From education to employment

Making the case: How improving management will deliver better education results

Anthony Painter

Anthony Painter discusses the overlooked research on quality management’s impact in public services and highlights their collaboration with the Social Market Foundation to provide evidence-based assessments on the benefits of professional management.

As a country, it is time for the UK to dial down the denigration of highly-skilled managers when it comes to running our vital public services, not least in our education provision. Instead of political point scoring at the expense of quality training for leaders across the public sector, it is perhaps time to focus on an objective, evidence-based assessment of what professional management can achieve in delivering high-quality services for all of our benefit.

At the Chartered Management Institute (CMI), a desire to deliver that evidence is behind our decision to partner with the cross-party think tank, the Social Market Foundation (SMF).  The limited available research on the value of quality management in public services is woefully ignored in the public debate, and our aim with this project is to inform ‘what works’, and support policymakers and public service providers to make informed decisions about how good management can deliver the goal that all of us involved with the education sector are ultimately looking for – better outcomes.

We are not oblivious to the possible pitfalls of a project that aims to advance this element of public debate. There may well be resistance from public sector employees who fear what a concerted plan to introduce more highly trained managers might mean for their own job security.  This project will seek to not only address those concerns, but also ensure that the benefits of investing in better management practices are better understood, not least by all those working in the system day in and day out.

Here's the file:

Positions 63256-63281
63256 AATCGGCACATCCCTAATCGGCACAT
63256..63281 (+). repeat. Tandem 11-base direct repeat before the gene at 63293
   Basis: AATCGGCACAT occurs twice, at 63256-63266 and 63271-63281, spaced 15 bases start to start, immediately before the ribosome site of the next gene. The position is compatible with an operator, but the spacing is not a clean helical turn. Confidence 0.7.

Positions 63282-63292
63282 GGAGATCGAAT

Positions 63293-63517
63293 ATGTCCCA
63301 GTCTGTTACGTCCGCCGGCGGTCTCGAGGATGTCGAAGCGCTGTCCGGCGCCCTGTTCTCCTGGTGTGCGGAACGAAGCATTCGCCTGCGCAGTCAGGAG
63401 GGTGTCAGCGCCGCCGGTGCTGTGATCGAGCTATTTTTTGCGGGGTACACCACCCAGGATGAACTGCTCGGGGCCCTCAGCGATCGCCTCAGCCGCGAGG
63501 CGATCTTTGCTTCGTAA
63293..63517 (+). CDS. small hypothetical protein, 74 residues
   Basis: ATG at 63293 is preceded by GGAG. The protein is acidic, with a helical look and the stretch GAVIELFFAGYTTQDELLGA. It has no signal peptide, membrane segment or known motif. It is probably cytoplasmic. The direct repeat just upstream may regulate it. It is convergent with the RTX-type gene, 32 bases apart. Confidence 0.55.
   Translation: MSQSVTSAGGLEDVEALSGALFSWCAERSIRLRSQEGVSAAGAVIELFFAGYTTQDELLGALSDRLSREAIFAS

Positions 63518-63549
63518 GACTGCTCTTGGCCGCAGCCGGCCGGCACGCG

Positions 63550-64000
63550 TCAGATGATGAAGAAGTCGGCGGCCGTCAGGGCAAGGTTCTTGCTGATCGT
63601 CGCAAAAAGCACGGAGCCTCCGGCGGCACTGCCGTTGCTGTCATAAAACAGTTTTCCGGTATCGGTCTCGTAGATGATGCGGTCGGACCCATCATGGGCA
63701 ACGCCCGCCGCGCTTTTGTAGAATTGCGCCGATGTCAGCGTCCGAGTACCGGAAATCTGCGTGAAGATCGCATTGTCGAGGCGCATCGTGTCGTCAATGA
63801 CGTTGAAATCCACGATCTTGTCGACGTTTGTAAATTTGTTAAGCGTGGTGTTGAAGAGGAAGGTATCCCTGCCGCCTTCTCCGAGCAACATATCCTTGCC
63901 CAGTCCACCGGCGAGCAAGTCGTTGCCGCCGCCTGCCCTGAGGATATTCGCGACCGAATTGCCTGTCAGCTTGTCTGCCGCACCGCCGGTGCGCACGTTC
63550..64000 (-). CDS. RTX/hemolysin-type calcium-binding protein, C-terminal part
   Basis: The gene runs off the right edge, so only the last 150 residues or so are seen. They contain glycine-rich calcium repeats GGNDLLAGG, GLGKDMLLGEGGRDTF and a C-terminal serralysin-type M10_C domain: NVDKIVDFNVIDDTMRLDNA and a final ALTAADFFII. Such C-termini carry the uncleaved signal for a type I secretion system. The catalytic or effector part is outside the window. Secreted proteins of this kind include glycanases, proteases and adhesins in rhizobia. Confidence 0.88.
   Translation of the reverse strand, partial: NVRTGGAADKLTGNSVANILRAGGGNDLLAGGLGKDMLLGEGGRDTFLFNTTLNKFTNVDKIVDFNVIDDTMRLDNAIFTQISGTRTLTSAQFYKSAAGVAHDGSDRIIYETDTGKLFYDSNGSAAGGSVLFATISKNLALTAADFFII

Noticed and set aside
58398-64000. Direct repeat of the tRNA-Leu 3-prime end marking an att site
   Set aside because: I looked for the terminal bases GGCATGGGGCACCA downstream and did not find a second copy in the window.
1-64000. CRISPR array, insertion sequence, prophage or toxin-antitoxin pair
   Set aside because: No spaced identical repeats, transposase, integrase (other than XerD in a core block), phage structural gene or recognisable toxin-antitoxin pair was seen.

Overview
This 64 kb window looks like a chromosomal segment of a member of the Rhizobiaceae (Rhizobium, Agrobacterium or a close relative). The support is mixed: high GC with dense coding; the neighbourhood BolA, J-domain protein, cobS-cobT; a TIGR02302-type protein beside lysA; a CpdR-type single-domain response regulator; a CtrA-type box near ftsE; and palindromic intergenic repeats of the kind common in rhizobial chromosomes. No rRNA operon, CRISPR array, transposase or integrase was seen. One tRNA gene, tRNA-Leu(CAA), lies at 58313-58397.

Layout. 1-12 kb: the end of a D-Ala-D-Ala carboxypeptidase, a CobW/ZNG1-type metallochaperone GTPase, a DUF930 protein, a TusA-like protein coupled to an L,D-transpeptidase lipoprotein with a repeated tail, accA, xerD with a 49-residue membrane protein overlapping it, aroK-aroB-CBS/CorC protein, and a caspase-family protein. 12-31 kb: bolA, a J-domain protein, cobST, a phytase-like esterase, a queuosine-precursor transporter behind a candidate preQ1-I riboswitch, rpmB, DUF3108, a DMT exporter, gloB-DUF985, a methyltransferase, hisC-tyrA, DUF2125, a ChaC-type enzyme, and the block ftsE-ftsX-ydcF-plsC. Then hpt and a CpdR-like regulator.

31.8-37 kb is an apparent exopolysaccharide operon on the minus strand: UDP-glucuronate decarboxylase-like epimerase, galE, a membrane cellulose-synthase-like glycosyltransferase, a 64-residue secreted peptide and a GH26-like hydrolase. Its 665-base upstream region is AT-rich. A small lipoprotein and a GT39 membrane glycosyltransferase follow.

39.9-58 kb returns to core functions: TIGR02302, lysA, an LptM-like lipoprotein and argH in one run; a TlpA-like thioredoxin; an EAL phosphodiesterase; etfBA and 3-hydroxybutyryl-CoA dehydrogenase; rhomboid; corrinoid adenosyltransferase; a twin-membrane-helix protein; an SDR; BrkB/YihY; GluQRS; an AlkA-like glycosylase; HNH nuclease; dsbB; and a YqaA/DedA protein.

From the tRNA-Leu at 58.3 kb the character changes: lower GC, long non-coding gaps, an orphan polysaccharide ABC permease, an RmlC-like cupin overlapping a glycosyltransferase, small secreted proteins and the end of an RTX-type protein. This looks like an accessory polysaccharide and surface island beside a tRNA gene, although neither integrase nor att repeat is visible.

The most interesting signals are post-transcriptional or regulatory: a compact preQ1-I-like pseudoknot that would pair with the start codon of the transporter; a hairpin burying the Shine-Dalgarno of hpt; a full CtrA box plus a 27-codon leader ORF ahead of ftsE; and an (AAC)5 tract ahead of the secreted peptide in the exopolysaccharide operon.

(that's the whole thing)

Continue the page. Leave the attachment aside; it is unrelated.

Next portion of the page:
The SMF’s initial briefing into this work highlights that countries with well-trained public sector managers tend to have better public services, and that investing in the development of management skills can lead to improved healthcare and education outcomes. For instance, managers with high-level management qualifications in health have been shown to deliver lower mortality and infection rates, and shorter waiting times for treatment. Similarly, higher proportions of managers to staff have been linked to better patient outcomes and lower infection rates.

The SMF’s briefing found that specifically when it comes to education, efforts to boost leadership and management across the system have fallen victim to political whim, despite clear evidence from studies in both the UK and across seven other countries (Sweden, Canada, the US, Germany, Brazil and India) that it is an investment that drives performance level at both school and college level. Perhaps not surprisingly, the management capability of the headteacher was found to be an essential ingredient for success, along with adequate pay, recruiting and retaining quality staff and setting targets and monitoring performance. At CMI, we don’t see highly capable management and leadership as coming at the expense of teacher or tutor well-being but rather in support of it – critically so.

The current state of public sector management is concerning, with productivity growing by just 4% between 1997 and 2018, compared to a 27% increase across the wider economy in that time. Acute demand pressures and fiscal constraints mean that addressing that productivity lag and sourcing innovative solutions must include a non-partisan and clear-eyed view of the value of better managers and leaders.

To ignore the emerging evidence, to which this project will further contribute, is to risk another decade lost to unproductive and time-consuming arguments and resistance to change just as our health, education and other vital public services are most in need of the guiding hands and proven value of skilled leadership.

By Anthony Painter, Director of Policy & External Affairs, Chartered Management Institute

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